A series of abortions occurred in mares in New South Wales during 2004 that involved unusual bacteria and unique lesions on post mortem examination of aborted foetuses and foetal membranes. Investigations ensued to determine the cause of the abortions and the condition was termed Equine Amnionitis and Foetal Loss (EAFL). Studies within this body of work detail the histopathology and outline the bacteria associated with the clinical cases of EAFL. A detailed working case definition for EAFL is also given. An epidemiological association was found between the abortions and the presence of the Processionary caterpillar (Ochrogaster lunifer) leading to experimental studies involving the exposure of mid-term pregnant mares to the exoskeleton or whole Processionary caterpillar. The experiments involved nasogastric exposure with suspended emulsified caterpillar exoskeleton (1g, 3g, and 5g) or emulsified suspended whole caterpillar (50g, 100g) for 5 days. The histopathology of 1 untreated and six treated mares and the resulting abortions, euthanized foetuses, or compromised foals were examined in these studies to determine the effect of oral exposure to processionary caterpillars. The treated mares were selected from the two experiments involving whole caterpillars and euthanized on sequential days of 2, 4, 8, 10, 12, and 24 from the first treatment. The euthanized foetuses, abortions, stillborn and compromised foals resulting from all three experiments were also examined. Setal fragments were present in all regions of the gastrointestinal tracts in all treated mares, the uteri and mesenteric lymph nodes of five mares and within the liver of four mares. Acute gastroenteritis of varying severity was present in all treated mares with five of six mares have acute colitis and endometritis. Focal hyperplastic serositis was found in the duodenum, cecum, dorsal colon and uteri of various mares occasionally with embedded setal fragments.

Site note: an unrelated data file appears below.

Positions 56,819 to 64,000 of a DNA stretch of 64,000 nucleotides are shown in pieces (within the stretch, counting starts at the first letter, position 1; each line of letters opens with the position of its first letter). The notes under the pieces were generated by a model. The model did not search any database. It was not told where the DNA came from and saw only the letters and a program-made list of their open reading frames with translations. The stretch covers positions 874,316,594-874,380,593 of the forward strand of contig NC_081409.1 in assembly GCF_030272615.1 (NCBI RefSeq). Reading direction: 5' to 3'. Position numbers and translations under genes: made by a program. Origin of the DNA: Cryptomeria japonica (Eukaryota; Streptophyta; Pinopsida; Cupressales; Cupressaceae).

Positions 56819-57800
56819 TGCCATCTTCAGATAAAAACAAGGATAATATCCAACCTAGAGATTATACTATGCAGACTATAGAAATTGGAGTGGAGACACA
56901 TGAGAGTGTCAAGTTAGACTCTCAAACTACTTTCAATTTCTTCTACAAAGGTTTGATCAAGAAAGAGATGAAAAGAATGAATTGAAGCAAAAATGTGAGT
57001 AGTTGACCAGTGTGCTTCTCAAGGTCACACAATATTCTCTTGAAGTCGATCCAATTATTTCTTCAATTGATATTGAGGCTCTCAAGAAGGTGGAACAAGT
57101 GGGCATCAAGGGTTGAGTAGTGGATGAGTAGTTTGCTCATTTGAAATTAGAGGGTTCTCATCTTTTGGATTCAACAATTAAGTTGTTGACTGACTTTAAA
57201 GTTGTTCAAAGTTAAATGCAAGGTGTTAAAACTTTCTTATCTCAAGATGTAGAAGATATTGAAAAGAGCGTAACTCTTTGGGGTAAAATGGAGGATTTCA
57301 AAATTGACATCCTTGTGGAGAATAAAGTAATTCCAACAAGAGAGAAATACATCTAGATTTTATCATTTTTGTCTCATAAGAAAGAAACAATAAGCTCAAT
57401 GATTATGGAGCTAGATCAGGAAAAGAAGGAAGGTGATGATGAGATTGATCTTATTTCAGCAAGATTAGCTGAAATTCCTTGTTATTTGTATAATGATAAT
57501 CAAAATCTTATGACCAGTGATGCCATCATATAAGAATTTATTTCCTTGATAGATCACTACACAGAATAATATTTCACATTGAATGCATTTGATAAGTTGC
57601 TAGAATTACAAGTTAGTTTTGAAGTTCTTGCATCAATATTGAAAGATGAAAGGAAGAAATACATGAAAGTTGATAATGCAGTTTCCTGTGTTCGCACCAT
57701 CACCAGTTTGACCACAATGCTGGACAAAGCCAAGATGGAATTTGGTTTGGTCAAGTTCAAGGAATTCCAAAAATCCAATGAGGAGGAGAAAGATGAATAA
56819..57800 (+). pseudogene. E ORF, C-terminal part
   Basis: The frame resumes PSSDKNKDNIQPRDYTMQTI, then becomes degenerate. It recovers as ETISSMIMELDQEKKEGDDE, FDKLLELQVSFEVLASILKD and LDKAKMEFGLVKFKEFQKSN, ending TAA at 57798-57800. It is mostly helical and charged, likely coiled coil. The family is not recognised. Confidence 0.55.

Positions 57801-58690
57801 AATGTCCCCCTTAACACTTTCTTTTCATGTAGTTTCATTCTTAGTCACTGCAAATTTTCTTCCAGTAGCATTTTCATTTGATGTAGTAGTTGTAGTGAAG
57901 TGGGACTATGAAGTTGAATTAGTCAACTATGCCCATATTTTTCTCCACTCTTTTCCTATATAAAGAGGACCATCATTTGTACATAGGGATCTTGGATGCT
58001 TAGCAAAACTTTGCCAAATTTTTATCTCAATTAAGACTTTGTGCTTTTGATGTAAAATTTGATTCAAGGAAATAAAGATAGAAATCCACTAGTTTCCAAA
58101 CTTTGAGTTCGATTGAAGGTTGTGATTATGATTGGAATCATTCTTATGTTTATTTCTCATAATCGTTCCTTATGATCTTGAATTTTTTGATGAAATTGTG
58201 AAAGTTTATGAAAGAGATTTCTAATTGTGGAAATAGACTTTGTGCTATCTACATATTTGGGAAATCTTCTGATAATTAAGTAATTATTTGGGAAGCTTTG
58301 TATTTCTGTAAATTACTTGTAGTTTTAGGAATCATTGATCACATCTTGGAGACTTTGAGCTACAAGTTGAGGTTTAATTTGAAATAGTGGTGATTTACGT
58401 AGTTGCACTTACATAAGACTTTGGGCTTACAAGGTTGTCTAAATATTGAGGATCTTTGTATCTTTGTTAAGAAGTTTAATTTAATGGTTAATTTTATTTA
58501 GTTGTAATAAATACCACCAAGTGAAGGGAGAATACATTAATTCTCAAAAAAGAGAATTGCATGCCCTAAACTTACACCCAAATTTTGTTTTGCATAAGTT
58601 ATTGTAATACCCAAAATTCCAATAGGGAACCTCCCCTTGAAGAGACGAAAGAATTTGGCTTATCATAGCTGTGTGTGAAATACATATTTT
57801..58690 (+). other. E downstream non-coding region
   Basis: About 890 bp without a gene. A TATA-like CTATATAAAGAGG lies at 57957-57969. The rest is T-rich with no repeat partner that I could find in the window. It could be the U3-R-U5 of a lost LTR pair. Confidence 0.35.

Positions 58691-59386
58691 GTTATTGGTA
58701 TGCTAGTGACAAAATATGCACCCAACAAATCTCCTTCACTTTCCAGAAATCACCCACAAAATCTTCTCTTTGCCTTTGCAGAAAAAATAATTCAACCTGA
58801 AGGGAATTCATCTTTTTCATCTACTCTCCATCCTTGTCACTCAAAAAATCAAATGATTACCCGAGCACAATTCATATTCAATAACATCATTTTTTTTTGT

Setal invasion of the mucosa evoked a range of lesions including superficial erosion to deep ulceration. Cellular reactions in deeper tissues ranged from unapparent to neutrophilic (microabscesses), eosinophilic, or mononuclear (microgranulomas). Caterpillar setal fragments were present in the allantochorion of the 3 foetuses from the euthanized mares and 11 of 12 aborted foetuses either embedded in the chorion (villi or stroma) or allantois (vasculature or stroma). Placental locations of fragments ranged from the cervical pole region to the body encompassing the umbilical insertion and pregnant horn. Numbers in each foetus ranged from 1 to 7 fragments. Setae were present in the allantochorion from 2 to 22 days after the initial treatment. A wide range of inflammation from subtle acute to chronic active was present in all aborted foetuses; all euthanized foetuses, and within at least 1 tissue level (chorion, allantois, umbilical cord, or amnion) of the membranes from full term compromised foals. Amnionitis, funisitis, and allantoitis were present in 95% of the examined membranes. Pneumonia was present in 95% of the specimens and bacteria were present histologically in 90.5% of the specimens with or without accompanying inflammation. A wide variety of bacteria were isolated from the foetuses including novel Streptococci and environmental coryneforms similar to clinical cases of EAFL. Setal fragments were found within the uterus of experimental mares and the allantochorion of aborted and euthanized foetuses as quickly as 2 days post-exposure in addition to the isolation of enteric or environmental bacteria from lung and stomach contents of aborted foetuses.